Posts Tagged ‘ smartphones ’

there’s an (educational) app for that

I’m part of a Hot Team looking into the possibilities of smart phone apps and their potential for teaching, learning & research. This is my first opportunity to be part of a Hot Team and I’m looking forward it. (You can see previous Hot Team topics here.) Our process is very similar to the Educause 7 Things You Need to Know review of products. In our process, we bring together a small team of people with different interests and skill sets to explore a technology or process that may have positive implications for higher education. We explore areas such as the items potential, strengths, & limitations as well as take a look at what others are doing with it.

Smart phones have tremendous power because, they are small, which means they are mobile, and powerful, they are many devices in one. The influx of apps keeps adding to their dynamism. Some data, such as from research done by the Pew Internet & Society, indicates they are quickly becoming the device of choice for most demographic groups, including low-income and other, oftentimes disenfranchised, populations that can’t afford or are not able to get in on the latest technology.

The Chronicle of Higher Education ran an article on January 2, 2011 covering six smartphone apps for education (read it here). A colleague, and partner on the Hot Team, wrote about his take on it here. Personally, I’m very intrigued by the potential of smartphones being a recent owner of one myself. I dropped my old phone in the middle of College Ave. and busted the screen. In the short time I’ve owned it I’ve used the level app to hang things, the flashlight app to find my wife’s phone (it fell out of her coat pocket in the movie theater. We were seeing the latest Harry Potter), and the GPS app. Not to mention the social media apps like Facebook and Twitter that I take for granted along with web browsing, email, text messaging, and, oh yes, the occasional call. Then there’s Pandora, which allows me to listen to music, and Dropbox, which allows me to share files among all my devices….I could go on but you get the point.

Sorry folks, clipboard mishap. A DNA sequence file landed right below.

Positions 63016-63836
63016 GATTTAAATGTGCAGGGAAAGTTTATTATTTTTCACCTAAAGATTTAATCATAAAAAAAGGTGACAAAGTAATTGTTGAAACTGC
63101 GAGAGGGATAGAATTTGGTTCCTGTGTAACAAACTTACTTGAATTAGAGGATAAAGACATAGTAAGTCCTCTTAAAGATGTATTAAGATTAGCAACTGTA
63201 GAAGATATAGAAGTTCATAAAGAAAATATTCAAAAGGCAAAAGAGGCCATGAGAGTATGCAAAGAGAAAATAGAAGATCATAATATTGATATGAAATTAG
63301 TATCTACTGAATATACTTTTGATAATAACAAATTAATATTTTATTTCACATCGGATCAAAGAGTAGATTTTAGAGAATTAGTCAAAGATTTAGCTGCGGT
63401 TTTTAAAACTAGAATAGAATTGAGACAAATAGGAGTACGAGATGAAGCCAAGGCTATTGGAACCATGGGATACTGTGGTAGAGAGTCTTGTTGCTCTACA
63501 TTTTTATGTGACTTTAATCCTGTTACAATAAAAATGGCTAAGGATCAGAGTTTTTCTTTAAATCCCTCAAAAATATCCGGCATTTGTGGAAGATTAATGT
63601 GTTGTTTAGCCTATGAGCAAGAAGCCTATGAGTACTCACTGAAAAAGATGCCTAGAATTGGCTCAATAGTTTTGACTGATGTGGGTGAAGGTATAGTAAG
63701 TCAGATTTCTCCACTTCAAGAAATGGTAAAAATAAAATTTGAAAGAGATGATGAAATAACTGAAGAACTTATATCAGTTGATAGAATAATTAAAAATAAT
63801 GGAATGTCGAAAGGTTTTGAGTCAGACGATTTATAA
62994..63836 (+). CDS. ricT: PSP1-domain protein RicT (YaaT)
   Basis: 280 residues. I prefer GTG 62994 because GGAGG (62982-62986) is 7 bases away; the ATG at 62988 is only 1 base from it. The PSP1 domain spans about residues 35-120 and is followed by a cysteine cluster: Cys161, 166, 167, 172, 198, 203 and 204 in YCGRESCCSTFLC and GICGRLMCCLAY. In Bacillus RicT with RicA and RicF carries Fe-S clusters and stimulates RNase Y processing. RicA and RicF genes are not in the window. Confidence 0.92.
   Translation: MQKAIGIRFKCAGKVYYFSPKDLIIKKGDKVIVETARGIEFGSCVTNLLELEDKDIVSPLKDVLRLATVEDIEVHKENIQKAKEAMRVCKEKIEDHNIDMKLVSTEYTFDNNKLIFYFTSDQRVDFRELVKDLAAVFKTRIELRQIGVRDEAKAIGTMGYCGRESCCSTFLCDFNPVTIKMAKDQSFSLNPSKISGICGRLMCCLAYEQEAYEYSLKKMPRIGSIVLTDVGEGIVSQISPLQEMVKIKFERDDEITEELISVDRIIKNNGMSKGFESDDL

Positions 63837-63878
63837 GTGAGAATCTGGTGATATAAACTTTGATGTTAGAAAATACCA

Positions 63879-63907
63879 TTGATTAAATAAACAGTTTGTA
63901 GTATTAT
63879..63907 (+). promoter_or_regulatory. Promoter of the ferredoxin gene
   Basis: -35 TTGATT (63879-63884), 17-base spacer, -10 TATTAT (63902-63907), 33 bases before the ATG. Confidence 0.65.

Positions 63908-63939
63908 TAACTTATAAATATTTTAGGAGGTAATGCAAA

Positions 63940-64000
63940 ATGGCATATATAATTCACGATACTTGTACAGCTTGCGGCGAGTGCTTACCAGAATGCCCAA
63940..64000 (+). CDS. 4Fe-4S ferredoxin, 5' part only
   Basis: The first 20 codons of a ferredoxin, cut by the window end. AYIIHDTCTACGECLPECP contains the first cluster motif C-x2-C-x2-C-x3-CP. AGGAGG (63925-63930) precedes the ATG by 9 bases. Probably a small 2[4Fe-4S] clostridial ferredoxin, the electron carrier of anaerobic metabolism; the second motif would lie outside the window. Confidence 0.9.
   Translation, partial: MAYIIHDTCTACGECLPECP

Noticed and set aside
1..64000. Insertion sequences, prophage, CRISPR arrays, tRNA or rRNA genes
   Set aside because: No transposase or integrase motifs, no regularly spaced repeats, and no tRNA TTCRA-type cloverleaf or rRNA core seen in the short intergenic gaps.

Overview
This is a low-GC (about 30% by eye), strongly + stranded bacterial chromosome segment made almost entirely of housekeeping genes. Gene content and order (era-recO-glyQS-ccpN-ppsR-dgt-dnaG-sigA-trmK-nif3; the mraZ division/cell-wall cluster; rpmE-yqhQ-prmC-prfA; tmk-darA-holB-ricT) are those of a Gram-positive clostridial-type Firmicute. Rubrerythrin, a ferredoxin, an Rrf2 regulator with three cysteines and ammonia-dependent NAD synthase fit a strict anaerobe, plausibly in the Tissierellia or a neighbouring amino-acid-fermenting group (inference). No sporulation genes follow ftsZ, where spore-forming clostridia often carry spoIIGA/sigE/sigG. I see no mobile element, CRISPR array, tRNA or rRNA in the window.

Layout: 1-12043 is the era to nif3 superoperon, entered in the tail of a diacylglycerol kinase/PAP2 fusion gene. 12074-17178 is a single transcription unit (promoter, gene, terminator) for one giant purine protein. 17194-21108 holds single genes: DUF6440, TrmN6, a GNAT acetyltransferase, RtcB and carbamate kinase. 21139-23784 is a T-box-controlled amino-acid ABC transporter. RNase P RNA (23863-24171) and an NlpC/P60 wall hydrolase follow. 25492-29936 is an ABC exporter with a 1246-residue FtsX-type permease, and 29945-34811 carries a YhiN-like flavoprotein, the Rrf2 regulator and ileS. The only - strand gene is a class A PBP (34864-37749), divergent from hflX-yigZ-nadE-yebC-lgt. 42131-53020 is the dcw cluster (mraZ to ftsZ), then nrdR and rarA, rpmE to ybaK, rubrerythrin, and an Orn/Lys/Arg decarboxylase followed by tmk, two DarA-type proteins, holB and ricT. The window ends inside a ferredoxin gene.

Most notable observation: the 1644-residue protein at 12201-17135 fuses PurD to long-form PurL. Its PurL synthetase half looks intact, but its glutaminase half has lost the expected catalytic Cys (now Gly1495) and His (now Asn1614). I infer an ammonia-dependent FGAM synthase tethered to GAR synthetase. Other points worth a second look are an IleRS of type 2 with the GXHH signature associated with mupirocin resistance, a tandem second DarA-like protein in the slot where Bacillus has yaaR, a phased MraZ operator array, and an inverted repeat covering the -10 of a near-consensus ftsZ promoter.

However, now I’m being asked to look at it from a different perspective. Does it have benefits for teaching, learning, and research? And, I’m keeping an open mind about it; approaching this perspective with a healthy skepticism. So. I’ll begin my journey with a question to all of you. What do you see, if anything, as potential for higher education? Have you used any apps, either personally or as part of a course? What was the experience like? Please share.